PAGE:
Frankly, the easiest part of Washington’s job is already behind him. That was the unfettered fun he and fellow alums had at the historic football game. No one is expecting a 46-0 blowout of Blake’s varsity next year.

More importantly, no one is expecting Washington to turn his increasingly melting potluck of a student body into an instant “We Are Family” love-fest. Some days they may look like the Muddleton Social Engineers.

But every day that begins with kids — black and white, neighborhood and magnet, erstwhile Panthers and Knights — being reminded that someone important in their lives loves them has to matter.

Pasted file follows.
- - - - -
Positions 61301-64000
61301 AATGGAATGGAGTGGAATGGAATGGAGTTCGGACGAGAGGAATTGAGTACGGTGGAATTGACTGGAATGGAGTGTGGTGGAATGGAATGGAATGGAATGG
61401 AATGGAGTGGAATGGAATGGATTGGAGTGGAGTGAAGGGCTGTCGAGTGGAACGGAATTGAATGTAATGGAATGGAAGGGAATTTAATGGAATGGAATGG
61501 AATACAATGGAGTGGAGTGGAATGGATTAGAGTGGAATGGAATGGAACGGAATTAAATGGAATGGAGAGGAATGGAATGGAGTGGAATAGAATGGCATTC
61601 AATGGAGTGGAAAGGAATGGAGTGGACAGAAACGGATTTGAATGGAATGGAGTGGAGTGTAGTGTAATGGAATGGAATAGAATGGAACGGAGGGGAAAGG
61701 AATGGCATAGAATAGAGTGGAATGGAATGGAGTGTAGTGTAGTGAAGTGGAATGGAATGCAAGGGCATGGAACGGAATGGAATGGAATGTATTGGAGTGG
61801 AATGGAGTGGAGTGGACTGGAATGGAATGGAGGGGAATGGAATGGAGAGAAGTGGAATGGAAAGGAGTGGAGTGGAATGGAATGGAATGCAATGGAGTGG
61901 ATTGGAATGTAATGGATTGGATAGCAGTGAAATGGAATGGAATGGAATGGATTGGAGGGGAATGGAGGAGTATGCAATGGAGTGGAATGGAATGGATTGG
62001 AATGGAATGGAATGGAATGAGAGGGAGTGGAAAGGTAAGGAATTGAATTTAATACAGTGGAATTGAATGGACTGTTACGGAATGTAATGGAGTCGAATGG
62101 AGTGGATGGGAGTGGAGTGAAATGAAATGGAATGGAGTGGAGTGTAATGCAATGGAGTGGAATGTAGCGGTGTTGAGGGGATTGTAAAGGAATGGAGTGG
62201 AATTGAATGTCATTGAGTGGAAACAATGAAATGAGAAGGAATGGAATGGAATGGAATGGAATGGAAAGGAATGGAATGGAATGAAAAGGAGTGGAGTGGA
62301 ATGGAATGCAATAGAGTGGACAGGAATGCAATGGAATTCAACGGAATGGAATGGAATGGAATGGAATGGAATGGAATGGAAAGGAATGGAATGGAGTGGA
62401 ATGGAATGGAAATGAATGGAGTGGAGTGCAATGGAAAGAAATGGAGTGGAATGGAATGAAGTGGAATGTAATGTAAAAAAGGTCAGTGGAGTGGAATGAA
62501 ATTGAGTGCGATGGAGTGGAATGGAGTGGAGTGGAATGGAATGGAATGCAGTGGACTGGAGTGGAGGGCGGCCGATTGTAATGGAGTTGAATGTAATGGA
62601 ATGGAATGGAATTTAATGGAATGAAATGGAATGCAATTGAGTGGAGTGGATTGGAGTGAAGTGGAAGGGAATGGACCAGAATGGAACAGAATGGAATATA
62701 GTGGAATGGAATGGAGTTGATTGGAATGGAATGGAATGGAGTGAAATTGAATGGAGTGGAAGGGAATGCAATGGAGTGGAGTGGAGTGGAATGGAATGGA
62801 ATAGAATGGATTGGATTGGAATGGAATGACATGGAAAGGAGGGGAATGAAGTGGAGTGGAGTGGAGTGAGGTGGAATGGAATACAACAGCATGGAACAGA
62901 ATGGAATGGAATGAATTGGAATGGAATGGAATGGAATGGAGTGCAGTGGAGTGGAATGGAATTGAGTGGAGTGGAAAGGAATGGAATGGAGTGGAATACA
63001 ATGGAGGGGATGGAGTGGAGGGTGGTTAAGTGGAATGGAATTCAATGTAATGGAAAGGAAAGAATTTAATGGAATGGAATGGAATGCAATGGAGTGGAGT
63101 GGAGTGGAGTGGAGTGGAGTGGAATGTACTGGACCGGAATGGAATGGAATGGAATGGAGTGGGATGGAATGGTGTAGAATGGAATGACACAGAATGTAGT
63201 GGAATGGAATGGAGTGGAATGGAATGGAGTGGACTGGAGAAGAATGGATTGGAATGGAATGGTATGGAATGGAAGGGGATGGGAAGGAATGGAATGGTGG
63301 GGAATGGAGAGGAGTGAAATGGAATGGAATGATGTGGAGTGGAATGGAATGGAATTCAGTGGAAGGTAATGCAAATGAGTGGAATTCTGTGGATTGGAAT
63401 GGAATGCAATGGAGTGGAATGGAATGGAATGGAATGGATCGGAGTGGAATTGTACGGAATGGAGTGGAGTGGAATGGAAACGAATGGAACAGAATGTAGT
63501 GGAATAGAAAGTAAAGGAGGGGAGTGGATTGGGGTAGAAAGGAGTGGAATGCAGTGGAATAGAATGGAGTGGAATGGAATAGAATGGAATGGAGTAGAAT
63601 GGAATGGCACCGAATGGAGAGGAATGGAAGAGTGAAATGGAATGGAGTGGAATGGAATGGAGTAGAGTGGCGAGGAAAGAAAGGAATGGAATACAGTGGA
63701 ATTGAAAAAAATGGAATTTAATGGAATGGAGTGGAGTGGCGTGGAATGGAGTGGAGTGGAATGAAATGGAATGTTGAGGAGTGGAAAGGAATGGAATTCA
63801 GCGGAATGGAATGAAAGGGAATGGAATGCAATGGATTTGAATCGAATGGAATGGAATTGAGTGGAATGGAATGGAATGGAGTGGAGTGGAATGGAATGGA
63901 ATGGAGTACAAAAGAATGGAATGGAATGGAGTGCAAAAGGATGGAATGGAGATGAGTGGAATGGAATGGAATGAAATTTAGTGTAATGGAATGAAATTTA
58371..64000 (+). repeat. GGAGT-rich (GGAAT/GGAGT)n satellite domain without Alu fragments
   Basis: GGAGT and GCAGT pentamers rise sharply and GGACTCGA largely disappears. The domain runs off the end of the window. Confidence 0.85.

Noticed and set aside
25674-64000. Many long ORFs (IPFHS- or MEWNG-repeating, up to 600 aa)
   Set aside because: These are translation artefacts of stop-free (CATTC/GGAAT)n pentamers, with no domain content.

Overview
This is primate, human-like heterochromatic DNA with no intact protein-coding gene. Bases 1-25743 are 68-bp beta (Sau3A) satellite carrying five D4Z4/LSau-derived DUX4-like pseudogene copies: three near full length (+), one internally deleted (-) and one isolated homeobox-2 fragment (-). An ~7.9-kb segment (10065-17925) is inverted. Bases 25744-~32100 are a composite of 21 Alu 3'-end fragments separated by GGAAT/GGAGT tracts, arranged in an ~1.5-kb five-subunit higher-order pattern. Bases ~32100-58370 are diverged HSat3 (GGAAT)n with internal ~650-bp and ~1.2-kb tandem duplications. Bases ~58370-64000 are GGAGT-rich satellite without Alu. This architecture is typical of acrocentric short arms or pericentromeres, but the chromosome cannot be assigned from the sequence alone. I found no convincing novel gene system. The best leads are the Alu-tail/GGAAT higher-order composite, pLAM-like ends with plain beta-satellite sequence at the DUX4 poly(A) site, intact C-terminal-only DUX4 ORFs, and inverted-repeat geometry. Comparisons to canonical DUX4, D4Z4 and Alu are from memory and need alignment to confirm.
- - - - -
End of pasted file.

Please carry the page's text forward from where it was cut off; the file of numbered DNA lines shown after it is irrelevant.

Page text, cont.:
Go, Tigers.

Al Austin: “Hey, Bill, You’re a Liberal”

You don’t get much more Republican around here than Al Austin. Not county-yahoo-Svengali stuff, mind you, but seriously partisan establishment sort with a patrician touch. Austin’s a major party player and statewide go-to guy for GOP fund-raising. His Rolodex includes more than one generation of Bushes.

The “Pioneer Developer” of the Westshore Business District hasn’t missed a GOP convention since Richard Nixon was re-nominated in 1972. During that same time frame he has served in leadership roles in every presidential, gubernatorial and senate campaign in Florida. In 2000 he was a member of the Florida Electoral College. He’s currently finance chairman of the Republican Party of Florida, arguably the best run, most flush of all statewide GOP organizations.

He’s not, however, a campaign strategist. But if he were, you can bet he wouldn’t have signed off on the counterproductive ads that attacked Bill McBride during the primary.